This is awesome. There are many “textual” ethical commentaries that are way out of date.
I want to read more from Cabezon.
And yes, 5 orgasms a night, wow. Of course, Viagra is very similar to the sanskrit word for “Tiger” so maybe they had a little help from medicine back in the day that we don’t know about.

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Charles Cosimano

posted June 3, 2009 at 2:11 am

Texts are made to be ignored, or in this case, laughed at.

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bhiksuni Ratana

posted June 3, 2009 at 3:31 am

The list here given pertains specifically to the Himalayan or Tibetan traditions. One of the lists with so-called bodhisattva vows as used in this tradition is rather specific on the subject. The Tibetan tradition centers mainly around commentaries written by Indian and Tibetan commentators, and around these bodhisattva vows of later years. We do not find these very specific details in the early Small Vehicle text, i.e. not in the Pali canon, not the Chinese Agama, and probably not even the Tibetan Kanjur, the sutras. Which is to say that prohibitions of the kind described by Cabezon are basically culturally influenced. Compare it with the “obligation” of wearing the chador by Muslim women. This rule is nowhere found in the Qu’ran, and yet it’s presented as a “the Prophet says …” This is not to say that there are no general guidelines on sexualtity in the early canons. These rules pertain solely to the communities of monks and nuns, and do not have any bearing on the communities of lay-followers. In these guidelines, that are inclued in the “vinaya”, the rules of conduct for monastics, we indeed find a prohibition on sexual activity in all its forms and shapes. If you do, you’re out. Further minor rules speak e.g. about the prohibition of “using a lack”, i.e. masturbation.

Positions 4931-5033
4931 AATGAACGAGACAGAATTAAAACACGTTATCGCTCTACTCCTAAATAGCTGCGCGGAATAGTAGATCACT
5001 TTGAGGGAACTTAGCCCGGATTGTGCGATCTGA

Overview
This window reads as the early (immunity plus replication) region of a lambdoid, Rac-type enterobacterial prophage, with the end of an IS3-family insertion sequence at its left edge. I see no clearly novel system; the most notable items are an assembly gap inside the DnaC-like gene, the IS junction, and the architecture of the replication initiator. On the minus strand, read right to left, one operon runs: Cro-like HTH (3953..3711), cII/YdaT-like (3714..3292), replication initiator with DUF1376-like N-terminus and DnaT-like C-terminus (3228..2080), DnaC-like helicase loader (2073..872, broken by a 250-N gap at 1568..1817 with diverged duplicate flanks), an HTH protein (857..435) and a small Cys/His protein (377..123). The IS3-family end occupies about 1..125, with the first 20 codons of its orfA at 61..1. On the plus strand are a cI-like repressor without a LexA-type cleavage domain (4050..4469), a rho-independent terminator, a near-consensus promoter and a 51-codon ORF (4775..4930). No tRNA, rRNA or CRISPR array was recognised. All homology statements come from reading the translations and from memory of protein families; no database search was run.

The problem with Buddhism in the West is that lay-followers think they should incorporate the conduct and practice of the monastics into their own lives. This is not the case. Even the five Precepts are no “rules” to be followed, but rather advice on how one could conduct oneself if one desires to make progress on the path to enlightenment. That is to say, Rule 1 does not say: Thou shalt not kill. It rather says, I promise myself that I shall not kill. And so on.
After so many years in the West these things should be clarified. There are two interrelated paths towards the goal. One path is that of the monastic – it has rules. Another path is that of the lay-follower – it has advice. It would be well if Buddhist magazines devoted some space on these different paths.

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posted June 3, 2009 at 9:29 am

Yes Bhiksuni Ratana, you are correct that this pertains specifically to Indian and Tibetan Mahayana Buddhists, as I clearly state in the article.
However, Asanga, Vasubandhu, Gampopa, Tsongkhapa and Dza Patrul are made rules specifically for the laity. I edited the post lightly to make this more clear. You are correct that this would not apply to Theravada at all.

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Paul Griffin

posted June 3, 2009 at 10:21 am

Here’s to say, I’m with you on this one, Greg. Human sexuality is an odd geometry, and as Nietzsche said, my sexuality reaches into the utmost pinnacle of my spirit. I’ll trust my personal conscience, and not ancient texts written by celibates, to be my guide.